Dahl – it takes skill – Monisha Bharadwaj

It’s important to value skills in school cooking so I’ve repeated an interview I did in 2016 about Indian cooking with Monisha Bharadwaj.

Monisha Bharadwaj
Monisha Bharadwaj

I met Monisha Bharadwaj on a Guild of Food Writer’s Food Trip to Hampshire with Hampshire Fare and it was the perfect time to ask about dahl. I’ve struggled to make dahl that tastes and looks delicious, yet exam boards seem to think is is a low level skill. Wrong! But why not ask the expert?

Monisha is an Indian Chef, TV chef, food writer, author and cookery teacher and she knows a lot about cooking dahl, rice and raita.

Jenny – Do you think dahl is simple dish to make?
Monisha – ‘You’ve got to have a lot of skills to make dahl.  You need to know about sequence, proportion, balance and cooking time. How to cook the lentils properly to get the consistency right – getting the balance of spices and seasoning. There are many kinds of lentils and you need to know which type and colour to choose. Do you soak the lentils beforehand?

How long will you cook them to get the consistency you need – how thick or soupy should it be?

You need to get the spices and seasoning right to get the 6 tastes at the heart of Indian cooking – sweet, sour, salty, hot, bitter and astringent. For hot we use chilli, mustard and ginger. For bitter turmeric and cumin and for astringent turmeric and coriander.

Jenny – So how is dhal made?

Monisha – You need a high temperature frying oil to cook seeds, then onions, ginger and garlic.

Then add tomatoes, spice powder and lentils and cook with water until the lentils are soft. Taste and season with salt. Cook further if the lentils need to be softer.

Serve topped with coriander leaves.

Jenny – ‘When serving with rice – is that easy to cook?’

Monisha – ‘Cooking rice takes skill – knowing what rice to buy, what proportion of water to rice to use, the cooking time, draining and how to get it fluffy.’

Jenny – ‘So how do you cook rice?’

Monisha – ‘I wash the rice, fry spice seeds, add the rice and add 2 times the water by volume. Boil then reduce the heat, cover and cook for 10 minutes. Then leave for 5 minutes to fluff.

Jenny – ‘ Then serve with raita?’

Monisha – ‘Yes you can make it with grated cucumber, salt and pepper and plain yogurt.’

Jenny – ‘So Dahl, boiled rice and raita need high skills all round! Thanks’

Interview with Chloe Edwards

In this interview I want to find out what cooking skills Chloe thinks are important for teenage students to learn and what dishes she’d like them to discover. Chloe runs Seven Sisters’ Spices in Lewes where she teaches cookery classes, creates recipes and supplies exciting takeaway dishes to lucky local people. She’s passionate about raising food awareness and tells me her food ‘recaptures the flavours of her multicultural London upbringing.’ I’m keen to find out more.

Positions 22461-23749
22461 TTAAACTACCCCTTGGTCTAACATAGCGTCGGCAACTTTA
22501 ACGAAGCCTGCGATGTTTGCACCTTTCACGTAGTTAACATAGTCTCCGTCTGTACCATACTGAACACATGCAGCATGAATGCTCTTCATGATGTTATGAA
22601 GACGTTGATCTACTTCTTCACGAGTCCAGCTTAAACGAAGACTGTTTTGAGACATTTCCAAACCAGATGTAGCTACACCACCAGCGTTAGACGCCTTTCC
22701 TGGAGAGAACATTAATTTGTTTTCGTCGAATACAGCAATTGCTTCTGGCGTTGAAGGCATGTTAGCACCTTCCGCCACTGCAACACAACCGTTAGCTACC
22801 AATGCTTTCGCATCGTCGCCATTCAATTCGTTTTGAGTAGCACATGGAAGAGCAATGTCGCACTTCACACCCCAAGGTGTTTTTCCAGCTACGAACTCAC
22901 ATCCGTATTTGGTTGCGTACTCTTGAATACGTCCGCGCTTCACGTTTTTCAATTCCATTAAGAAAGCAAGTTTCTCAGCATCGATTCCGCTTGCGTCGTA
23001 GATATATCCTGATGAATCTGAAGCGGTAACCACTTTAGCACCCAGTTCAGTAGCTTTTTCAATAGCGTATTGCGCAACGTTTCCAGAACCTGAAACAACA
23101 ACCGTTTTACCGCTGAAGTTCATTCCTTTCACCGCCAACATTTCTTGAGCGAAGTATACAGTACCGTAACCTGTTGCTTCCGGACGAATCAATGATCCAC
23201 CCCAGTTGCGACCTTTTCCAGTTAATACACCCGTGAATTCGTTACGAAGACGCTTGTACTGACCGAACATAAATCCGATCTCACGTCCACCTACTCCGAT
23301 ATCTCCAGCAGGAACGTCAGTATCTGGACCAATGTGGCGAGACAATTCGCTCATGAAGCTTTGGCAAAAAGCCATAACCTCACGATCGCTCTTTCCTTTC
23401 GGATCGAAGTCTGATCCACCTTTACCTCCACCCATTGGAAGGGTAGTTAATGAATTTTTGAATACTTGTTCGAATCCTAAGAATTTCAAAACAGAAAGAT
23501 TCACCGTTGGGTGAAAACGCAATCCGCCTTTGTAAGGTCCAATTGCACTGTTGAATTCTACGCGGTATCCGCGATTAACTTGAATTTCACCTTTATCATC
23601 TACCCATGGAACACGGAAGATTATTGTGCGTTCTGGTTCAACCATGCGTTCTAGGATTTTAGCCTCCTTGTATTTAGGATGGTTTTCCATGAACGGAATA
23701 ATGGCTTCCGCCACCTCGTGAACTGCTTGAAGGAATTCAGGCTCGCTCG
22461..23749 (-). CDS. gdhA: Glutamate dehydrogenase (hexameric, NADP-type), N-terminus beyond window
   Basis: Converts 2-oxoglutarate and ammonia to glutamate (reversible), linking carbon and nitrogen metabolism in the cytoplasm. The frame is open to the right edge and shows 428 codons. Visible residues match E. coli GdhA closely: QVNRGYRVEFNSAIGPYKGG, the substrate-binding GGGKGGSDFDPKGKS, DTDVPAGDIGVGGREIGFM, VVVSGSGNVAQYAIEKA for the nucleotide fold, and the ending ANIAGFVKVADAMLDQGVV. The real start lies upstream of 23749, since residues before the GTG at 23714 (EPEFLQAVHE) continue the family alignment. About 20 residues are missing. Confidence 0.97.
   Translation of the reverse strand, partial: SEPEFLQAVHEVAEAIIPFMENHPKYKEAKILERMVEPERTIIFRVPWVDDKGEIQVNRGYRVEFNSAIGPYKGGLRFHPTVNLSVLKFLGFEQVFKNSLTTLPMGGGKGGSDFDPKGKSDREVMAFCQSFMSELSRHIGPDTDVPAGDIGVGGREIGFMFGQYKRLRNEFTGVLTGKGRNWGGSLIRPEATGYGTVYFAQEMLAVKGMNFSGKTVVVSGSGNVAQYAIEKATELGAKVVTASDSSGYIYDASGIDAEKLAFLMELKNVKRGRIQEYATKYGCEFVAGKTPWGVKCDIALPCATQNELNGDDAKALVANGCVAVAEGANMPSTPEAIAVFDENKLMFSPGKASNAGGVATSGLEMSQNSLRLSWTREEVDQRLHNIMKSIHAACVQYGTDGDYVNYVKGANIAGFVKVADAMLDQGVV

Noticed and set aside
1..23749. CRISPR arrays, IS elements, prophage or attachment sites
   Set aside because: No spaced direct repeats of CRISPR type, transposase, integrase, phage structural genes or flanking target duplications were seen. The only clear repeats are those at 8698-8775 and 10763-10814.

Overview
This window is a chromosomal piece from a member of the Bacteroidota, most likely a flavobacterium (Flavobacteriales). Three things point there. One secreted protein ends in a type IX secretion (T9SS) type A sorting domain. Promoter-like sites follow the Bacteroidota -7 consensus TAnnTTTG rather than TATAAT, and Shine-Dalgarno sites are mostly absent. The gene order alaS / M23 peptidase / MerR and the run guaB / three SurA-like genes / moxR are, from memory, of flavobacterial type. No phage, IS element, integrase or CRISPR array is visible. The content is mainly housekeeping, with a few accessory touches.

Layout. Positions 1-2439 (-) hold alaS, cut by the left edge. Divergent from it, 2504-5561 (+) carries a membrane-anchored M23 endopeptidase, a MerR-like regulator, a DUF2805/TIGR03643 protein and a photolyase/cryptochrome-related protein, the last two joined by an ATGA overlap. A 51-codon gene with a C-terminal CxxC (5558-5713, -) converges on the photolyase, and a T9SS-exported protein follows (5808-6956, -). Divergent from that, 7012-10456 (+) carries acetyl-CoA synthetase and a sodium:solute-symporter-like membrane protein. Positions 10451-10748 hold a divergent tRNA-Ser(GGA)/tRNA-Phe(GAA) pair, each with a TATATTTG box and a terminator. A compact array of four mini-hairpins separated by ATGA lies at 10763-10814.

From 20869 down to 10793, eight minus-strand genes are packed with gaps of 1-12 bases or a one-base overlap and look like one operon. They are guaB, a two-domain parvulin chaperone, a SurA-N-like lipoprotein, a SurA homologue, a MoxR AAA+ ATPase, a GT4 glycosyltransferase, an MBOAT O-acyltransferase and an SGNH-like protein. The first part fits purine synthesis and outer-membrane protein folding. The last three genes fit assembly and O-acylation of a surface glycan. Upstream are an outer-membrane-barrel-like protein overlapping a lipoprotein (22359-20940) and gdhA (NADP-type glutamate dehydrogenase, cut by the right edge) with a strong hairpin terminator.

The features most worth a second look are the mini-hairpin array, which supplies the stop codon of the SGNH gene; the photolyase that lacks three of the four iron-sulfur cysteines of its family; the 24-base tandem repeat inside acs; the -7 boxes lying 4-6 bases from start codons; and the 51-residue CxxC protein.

Me – What important cooking skills do you think a 15-16 year old should learn?
Chloe – There are so many possibilities – learning how to cook rice is a great start. There are many sorts of rice to use. They can make Pilaffs, Biryanis, Risottos – make a delicious meal in one pot. They could learn to cook by focussing on commodities like breads and dips.
Me – What other ingredients are important?
Chloe – Spices! Learn how to temper mustard, cumin and coriander where you heat them in oil to extract flavour – known as tadka, tarka or sometimes tarkha. It’s a transferable skill for so many dishes and you must discover how to prepare them without burning and then design your own spice mix.

Dishes in a thali

Me – Other ideas?
Chloe – Make bread. Simple unleavened bread that you can serve with dhal, or try parathas that can be stuffed with a mix of vegetables. And other breads too.
Me – What is essential for them to learn?
Chloe – to get good flavours, aromas and textures on a plate.
Me – for GCSE students choose a dish to show skill. How would you test them?
Chloe – Meals can be made up of so many things that could be served together, not just one dish – ideas like thalis and the list below.
Baked pakoras or samosas served with home made pickle and spinach dhal.
Dhal, which shows use of spices, served with home made chutney, flatbread and raita.
Food from the Middle East – Hummus with bread, quickly made pickles and a baked savoury filo pastry dish.
Rice – think of all the sushi dishes you can make.
Me – How would you sum up these skills?
Chloe – These ideas show a diverse way of challenging their skills and making something purposeful – it is the foundation for their future home cooking. If they make a meal composed of different dishes, it tests their timings and shows many skills in each part. 

Thankyou Chloe, much appreciated.

This video shows her work

Guild of Food Writers Awards

My blog I taught them to cook is one of the 3 finalists in The Guild Awards Online Food Awards 2021 so I’m very pleased as it’s the first year in my 20 years of membership that I’ve entered for anything.

Food textbooks are the secret world of food writing. Each one takes a year to write and must match curriculum requirements and be up to date and accurate. Then we need to source all the charts, photos and drawings. The good news is that publishers sell loads.
So Thankyou Guild for seeing the value of school food education. After 50 years I am a piece of its history! And thankyou Satellite PR for sponsoring this award. Hope you don’t mind my tatty old site!